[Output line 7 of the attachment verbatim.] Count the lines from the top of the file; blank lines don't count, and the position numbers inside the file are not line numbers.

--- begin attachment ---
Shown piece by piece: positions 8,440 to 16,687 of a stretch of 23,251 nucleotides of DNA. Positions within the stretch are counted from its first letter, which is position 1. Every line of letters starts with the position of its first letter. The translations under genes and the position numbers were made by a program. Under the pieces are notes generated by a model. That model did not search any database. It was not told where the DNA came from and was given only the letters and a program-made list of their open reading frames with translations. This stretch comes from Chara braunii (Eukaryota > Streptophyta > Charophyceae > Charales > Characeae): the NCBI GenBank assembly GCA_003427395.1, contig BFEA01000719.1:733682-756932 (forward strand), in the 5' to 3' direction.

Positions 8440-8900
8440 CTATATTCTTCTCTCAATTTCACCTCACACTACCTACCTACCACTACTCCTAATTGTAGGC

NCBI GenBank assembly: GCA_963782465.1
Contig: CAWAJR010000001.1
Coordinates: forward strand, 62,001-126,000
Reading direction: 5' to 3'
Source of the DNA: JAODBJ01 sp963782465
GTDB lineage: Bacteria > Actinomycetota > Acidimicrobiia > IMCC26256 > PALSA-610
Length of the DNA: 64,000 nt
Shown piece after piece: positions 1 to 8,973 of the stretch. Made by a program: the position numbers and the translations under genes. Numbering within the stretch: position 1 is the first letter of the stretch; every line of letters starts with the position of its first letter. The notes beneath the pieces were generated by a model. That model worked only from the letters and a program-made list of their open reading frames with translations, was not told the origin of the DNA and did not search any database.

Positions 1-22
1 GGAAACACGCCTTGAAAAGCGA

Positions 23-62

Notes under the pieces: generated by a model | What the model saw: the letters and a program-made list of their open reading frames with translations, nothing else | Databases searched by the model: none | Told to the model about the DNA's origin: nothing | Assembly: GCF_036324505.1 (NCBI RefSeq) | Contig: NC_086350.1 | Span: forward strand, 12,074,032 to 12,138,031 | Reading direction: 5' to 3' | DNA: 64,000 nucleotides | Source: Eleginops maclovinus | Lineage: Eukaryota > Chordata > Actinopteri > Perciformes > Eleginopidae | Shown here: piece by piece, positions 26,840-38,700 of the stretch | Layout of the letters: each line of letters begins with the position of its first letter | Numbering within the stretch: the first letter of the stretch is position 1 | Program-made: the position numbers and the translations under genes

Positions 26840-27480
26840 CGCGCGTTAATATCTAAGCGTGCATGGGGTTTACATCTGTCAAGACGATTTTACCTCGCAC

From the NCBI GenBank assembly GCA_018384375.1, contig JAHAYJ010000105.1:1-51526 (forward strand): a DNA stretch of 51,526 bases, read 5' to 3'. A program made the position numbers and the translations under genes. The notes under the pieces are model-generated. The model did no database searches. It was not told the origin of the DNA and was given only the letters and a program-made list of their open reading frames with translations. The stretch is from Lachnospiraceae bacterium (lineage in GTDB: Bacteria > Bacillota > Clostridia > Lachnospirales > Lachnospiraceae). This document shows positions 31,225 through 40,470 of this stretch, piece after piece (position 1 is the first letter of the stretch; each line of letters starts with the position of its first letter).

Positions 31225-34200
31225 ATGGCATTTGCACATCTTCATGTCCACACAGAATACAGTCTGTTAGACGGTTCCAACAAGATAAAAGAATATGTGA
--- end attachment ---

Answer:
Reading direction: 5' to 3'